As a national liberation movement the LTTE has a women guerrilla wing
which has been actively involved in the political and the military struggle
and has made remarkable achievements in the awakening of women's
revolutionary consciousness. Though the armed resistance campaign of the
Liberation Tigers has a history extended to seventeen years, the women's
military structure has a six year old history. The conservative nature of
our social formation, its oppressive structures against women, its g e n d e
r discrimination, have contributed to the delayed development of women's
participatory role in the armed struggle.
The racial holocaust of
July 1983 and the genocidal repression of the state that followed awoke
the Tamil national consciousness. Outraged by the pogrom, the entire nation
was stirred to resist the mounting Sinhala oppression. This revolutionary
awakening had its impact on the Tamil women. It was during this turbulent
time, young radical women came forward to participate in the armed struggle
for national liberation.
In August 1983, the LTTE formed the women wing and began to recruit
female cadres. A theoretical document entitled Women and the Revolution
was published in English and Tamil outlining the role and function of women
in the Tamil Eelam national liberation struggle. At the initial stages our
women cadres were mainly involved in the task of political propaganda. But
it was in mid 1984 that women cadres were militarily trained and a well
organised women guerrilla unit was established.
Thus, a women fighting force emerged under the leadership of the
LTTE, for the first time in the history of the Tamil national struggle
ushering in a new era of women's participation in the war of liberation.
The armed cadres of our women wing were also involved in the task of
politicization and mobilisation of Tamil Eelam women, campaigning against
social discrimination and national oppression and emphasising the need for
women's emancipation. Towards this objective, a radical women's journal
called 'Sunthanthira Paraivagal' was launched in December 1984.
From early 1985 the LTTE's women wing has been expanding its political
structures in the Jaffna peninsula which was under the administrative
control of the LTTE. Our women unit co-ordinated and worked with p o p u 1 a
r women organisations, trade unions, industrial training centres, health and
welfare associations, educational institutes and was campaigning and
organising women for the national struggle.
In the meantime, our women guerrilla units directly participated in armed
combat against the Sri Lankan armed forces in the Vanni and Mannar
districts. The first major battle in which our women fighters participated
took place in Mannar under the command of Lt. Colonel Victor who was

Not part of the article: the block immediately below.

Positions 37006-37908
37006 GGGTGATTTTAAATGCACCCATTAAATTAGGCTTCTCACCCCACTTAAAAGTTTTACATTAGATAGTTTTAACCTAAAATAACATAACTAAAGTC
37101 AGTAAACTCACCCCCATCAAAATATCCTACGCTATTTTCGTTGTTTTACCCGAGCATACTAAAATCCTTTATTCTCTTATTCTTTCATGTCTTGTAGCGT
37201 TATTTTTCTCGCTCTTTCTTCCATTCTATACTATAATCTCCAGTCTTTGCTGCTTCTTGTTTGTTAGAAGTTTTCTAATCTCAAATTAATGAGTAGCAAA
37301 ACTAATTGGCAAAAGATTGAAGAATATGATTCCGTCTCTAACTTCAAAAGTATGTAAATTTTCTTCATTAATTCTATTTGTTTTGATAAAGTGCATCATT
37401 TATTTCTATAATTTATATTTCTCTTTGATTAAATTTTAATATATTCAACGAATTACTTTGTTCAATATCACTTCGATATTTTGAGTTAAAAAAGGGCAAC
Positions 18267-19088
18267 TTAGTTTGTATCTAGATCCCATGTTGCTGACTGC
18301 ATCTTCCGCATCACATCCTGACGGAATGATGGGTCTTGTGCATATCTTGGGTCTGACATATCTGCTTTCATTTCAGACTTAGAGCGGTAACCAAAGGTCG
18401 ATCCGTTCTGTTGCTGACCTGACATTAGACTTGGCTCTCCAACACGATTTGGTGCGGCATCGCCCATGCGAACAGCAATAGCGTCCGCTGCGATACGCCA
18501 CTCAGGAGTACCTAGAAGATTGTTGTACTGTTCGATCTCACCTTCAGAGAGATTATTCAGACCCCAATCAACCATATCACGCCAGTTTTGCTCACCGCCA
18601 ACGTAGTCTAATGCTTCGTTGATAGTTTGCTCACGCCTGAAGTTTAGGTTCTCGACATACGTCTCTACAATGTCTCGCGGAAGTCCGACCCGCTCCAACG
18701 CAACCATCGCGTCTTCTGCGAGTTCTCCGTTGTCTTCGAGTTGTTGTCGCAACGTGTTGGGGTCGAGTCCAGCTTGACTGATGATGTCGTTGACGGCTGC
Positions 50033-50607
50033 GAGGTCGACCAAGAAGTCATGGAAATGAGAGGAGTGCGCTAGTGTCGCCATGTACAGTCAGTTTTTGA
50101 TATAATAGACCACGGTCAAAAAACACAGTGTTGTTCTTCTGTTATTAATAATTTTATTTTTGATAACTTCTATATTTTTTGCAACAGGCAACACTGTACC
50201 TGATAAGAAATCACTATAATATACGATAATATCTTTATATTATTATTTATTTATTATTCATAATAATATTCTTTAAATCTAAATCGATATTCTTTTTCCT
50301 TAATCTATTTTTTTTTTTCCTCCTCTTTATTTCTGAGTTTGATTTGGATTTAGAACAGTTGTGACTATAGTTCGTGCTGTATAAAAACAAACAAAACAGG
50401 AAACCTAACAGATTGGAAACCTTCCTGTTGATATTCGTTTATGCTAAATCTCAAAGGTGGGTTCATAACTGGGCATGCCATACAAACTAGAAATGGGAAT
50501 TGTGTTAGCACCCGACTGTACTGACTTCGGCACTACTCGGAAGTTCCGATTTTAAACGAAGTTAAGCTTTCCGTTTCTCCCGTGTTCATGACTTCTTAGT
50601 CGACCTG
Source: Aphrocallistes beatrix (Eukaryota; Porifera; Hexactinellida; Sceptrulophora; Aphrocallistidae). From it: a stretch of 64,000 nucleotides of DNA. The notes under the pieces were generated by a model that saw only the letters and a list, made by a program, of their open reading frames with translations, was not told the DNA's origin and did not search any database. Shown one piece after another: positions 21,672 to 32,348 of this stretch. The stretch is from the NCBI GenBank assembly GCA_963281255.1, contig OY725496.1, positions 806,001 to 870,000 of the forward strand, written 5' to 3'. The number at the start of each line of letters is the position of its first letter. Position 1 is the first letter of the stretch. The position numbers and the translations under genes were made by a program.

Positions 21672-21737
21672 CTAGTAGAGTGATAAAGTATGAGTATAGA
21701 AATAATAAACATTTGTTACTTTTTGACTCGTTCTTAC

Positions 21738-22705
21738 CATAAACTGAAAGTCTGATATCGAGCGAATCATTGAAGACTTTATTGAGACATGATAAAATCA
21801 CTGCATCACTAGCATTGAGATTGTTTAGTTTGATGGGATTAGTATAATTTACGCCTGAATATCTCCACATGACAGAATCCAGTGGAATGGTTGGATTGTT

martyred in the fighting.
Our women guerrillas also participated in several armed confrontations in
the Killinochchi and Jaffna districts to bring these areas under the control
of the LTTE.
In Jaffna, our women freedom fighters participated in several successful
operations launched against Sri Lankan military targets. Significant among
them are the attacks on the Jaffna tele-com army camp, the commando raids on
Mayiliyathani and Kankesanthurai camps under the command of Lt. Col. Ratha
and the attacks on the Kurumbaciddy and Nelliyadi army camps. Our women
cadres also manned several check points and defence bunkers around Sri
Lankan army camps in the peninsula and faced regular shelling with
By directly participating in the armed struggle, our women guerrillas
have demonstrated their courage, commitment and dedication and have proved
beyond doubt that they are capable of sacrificing their lives for the cause
of our people. By their supreme sacrifices they have inspired the female
nation and paved the way for greater participation of women in the national
Soon after the Indo-Lanka Accord was signed, the LTTE launched a massive
popular campaign to expose the sinister intentions behind India's military
intervention. In the protest meetings, in the demonstrations, in the
boycotts in all forms of mass agitations organised by the LTTE it was women
who participated in large numbers in national politics.
Thileepan's fast unto death campaign
pinnacled the Tamil national protest against India. During the fast our
women cadres organised and mobilised the popular masses to rally around
Thileepan's cause. Hundreds of thousands of women took to the streets in
mass demonstrations and public protests and Thileepan's fast and his
martyrdom became a symbol of national struggle.
When the war broke out between the Indian army and the LTTE, our women
guerrilla units actively participated in the armed conflict and stood
shoulder to shoulder with the men fighters in that historical resistance. In
the battle of Jaffna, our women guerrilla units fought ferociously and
slowed down the pace of the advancing Indian columns. At the battle of
Sithankerni our female freedom fighters confronted a contingent of Indian
troops and in the fierce fighting that ensued an Indian tank was destroyed
and several jawans were killed.
In the Indo-LTTE war which lasted for more than two years, the role and
function of the women combatants has been crucial. Not only did they fight
heroically against the Indian occupation forces, but they also involved
themselves in non-combatant activities i.e. medical care, food supplies,
transportation of arms and ammunitions etc., which helped the war effort. In
the Indo-LTTE war twenty six of our women freedom fighters have attained
The women wing of our liberation movement has contributed substantially
to advance the legitimate struggle of our oppressed people. The courage,
determination and commitment of our women fighters have awakened the
patriotic spirit of the female masses and has mobilised them towards the
cause of national liberation.